COSCA (Caribbean Organisation of Sickle Cell Associations), recently sponsored a 3-day meeting and workshop in Castries at the Cara Suites Hotel. Organised by a local committee headed by the President of COSCA who is also President of the St. Lucia Sickle Cell Association, Mrs. Paula Calderon, the meeting was also sponsored by the St. Lucia Sickle Cell Association in conjunction with the St. Lucia Medical & Dental Association and brought together delegates from St. Lucia, Barbados, Jamaica, the United Kingdom (Dr. Iheanyi Okpala, St. Thomas’ Hospital, London) and the United States (Dr. Paul Woodard, St. Jude’s Hospital, Memphis). The first day was spent on visits to the Victoria General Hospital, Tapion Private Hospital, making TV presentations, viewing an exhibition at the Cara Suites Hotel and in the evening a reception at the Prime Ministers official residence. This was attended by the Prime Minister The Honourable Kenny Anthony and by the Minister of Health, The Honourable Damian Greaves who made the keynote address recognising the enormous contribution made by the efforts of Mrs. Calderon over the past 15

years. Presentations were made to visiting delegates and to Professor Graham Serjeant, recognising his role in the development of sickle cell services and research in the Caribbean over the last 37 years. The second day was devoted to scientific presentations on the history of sickle cell disease, stroke, an update on bone marrow transplantation, management of the painful crisis, and reports on the St. Lucia Outreach Programme and on the Newborn Screening Programme. The third day comprised Round Table Discussions on protocols for the Management of Pains in the Caribbean, What the Medical Profession Should Know About Sickle Cell Patients, and Insurance – a Right or a Privilege, and a report on the Medical Day Unit in Barbados. The meeting was successful not only in the formal programme but in the many informal contacts made between colleagues in the Caribbean and also with visitors from outside.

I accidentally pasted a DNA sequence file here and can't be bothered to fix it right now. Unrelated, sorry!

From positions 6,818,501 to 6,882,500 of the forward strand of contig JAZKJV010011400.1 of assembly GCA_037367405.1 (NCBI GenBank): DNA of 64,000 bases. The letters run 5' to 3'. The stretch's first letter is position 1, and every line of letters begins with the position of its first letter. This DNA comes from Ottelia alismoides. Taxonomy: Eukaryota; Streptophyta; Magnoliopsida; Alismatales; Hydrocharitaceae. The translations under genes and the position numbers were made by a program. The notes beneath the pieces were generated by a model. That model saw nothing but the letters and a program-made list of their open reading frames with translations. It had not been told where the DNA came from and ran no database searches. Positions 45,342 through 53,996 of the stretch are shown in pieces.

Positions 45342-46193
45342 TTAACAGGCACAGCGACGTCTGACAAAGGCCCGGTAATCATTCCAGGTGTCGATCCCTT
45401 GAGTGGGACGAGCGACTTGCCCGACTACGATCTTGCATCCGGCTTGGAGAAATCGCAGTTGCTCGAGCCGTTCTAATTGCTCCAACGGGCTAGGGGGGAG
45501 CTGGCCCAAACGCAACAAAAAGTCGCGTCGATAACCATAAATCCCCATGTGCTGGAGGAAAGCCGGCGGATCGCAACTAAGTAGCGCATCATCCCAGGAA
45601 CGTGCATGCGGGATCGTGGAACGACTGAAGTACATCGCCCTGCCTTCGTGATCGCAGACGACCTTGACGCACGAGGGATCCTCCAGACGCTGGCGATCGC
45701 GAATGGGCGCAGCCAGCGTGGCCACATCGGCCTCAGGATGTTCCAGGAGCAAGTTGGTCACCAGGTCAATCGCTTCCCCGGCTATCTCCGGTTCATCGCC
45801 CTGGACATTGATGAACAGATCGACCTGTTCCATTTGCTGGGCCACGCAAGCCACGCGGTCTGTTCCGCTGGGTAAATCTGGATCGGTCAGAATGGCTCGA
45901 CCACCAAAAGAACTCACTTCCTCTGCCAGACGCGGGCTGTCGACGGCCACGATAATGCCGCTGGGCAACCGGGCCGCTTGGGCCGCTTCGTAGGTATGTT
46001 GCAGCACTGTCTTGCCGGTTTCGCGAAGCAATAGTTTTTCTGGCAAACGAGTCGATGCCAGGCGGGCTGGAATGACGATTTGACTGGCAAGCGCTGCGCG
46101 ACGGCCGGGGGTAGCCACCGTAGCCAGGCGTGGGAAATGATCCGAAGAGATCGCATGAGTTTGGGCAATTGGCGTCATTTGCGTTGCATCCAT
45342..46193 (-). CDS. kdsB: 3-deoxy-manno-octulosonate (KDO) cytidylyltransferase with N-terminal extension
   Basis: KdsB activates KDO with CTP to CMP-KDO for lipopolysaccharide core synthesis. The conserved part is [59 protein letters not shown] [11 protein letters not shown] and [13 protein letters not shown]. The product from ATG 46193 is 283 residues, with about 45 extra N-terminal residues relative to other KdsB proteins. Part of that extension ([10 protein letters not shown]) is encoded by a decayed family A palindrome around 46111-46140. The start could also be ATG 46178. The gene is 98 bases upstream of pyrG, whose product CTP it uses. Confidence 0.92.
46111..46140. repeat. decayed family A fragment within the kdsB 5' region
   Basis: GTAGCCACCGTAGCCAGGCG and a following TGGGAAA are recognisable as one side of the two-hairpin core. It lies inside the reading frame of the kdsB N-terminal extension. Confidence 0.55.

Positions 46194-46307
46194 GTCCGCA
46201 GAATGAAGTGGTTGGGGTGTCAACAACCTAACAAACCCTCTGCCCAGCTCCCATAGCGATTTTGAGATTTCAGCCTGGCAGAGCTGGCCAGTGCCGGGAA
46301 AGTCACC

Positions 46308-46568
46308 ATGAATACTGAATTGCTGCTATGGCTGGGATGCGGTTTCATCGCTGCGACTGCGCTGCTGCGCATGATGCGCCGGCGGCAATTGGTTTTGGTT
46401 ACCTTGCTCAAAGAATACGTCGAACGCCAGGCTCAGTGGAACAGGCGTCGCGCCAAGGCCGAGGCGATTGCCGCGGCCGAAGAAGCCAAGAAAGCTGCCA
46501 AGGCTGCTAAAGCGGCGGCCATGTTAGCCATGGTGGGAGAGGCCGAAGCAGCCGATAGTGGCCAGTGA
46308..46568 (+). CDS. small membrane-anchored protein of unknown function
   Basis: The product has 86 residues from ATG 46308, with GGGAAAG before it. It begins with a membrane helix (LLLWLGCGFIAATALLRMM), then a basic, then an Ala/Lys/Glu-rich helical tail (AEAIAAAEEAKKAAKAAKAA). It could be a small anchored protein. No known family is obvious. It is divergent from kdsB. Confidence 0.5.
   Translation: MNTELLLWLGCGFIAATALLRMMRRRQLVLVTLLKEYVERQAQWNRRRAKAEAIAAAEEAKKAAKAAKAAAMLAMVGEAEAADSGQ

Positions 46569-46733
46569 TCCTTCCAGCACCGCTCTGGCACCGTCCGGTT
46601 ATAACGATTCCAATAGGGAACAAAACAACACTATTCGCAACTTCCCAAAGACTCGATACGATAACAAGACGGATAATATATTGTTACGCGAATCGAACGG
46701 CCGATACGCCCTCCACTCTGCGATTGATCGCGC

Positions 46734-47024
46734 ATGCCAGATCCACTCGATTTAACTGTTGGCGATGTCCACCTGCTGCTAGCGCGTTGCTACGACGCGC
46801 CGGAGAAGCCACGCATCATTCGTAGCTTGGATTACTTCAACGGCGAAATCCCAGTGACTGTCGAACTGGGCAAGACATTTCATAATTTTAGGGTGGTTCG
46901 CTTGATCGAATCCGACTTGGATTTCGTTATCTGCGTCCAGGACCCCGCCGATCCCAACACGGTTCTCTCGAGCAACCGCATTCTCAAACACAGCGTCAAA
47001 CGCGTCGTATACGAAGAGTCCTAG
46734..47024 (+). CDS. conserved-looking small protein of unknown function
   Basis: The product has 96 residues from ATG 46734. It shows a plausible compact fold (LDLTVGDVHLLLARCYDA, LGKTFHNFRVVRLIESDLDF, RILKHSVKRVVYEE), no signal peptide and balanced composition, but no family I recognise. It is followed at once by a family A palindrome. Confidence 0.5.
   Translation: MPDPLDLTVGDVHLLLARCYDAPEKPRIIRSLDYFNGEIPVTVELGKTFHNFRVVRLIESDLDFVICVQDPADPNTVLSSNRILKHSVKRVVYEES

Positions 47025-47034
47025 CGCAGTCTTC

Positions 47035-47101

Grenada, West Indies November 12-13, 2003

St. Georges University, Grenada is an American offshore medical school with a large and active student population and an increasing research interest in problems of Caribbean importance. A seminar was given on the Jamaican Cohort Study of Sickle Cell Disease summarising progress of the study and research developments. Based on the screening of 100,000 consecutive deliveries at Victoria Jubilee Hospital between June 1973 and December 1981, the oldest patients have now reached the age of 30 years and the study continues to contribute useful information to the understanding of sickle cell disease. Recent analyses have addressed the causes of delayed puberty and the pregnancy performance of study subjects, there having been 98 pregnancies among 53 SS patients and 160 pregnancies among 69 normal controls. On the following day as part of the Basic Science Foundation programme at the Medical School, 350 students attended a case presentation on a theoretical patient with SS disease. Now 15 years old, this patient’s history has been used for teaching .

medical students about sickle cell disease and especially the interaction between basic physiology and clinical features. At this presentation, he had developed the acute chest syndrome which provided an opportunity for talking about the pathology and treatment of this common cause of ill health and death. As usual there was a lively discussion, students at St. Georges often being older than average medical students, some having already qualified in different fields, and come from many different parts of the world.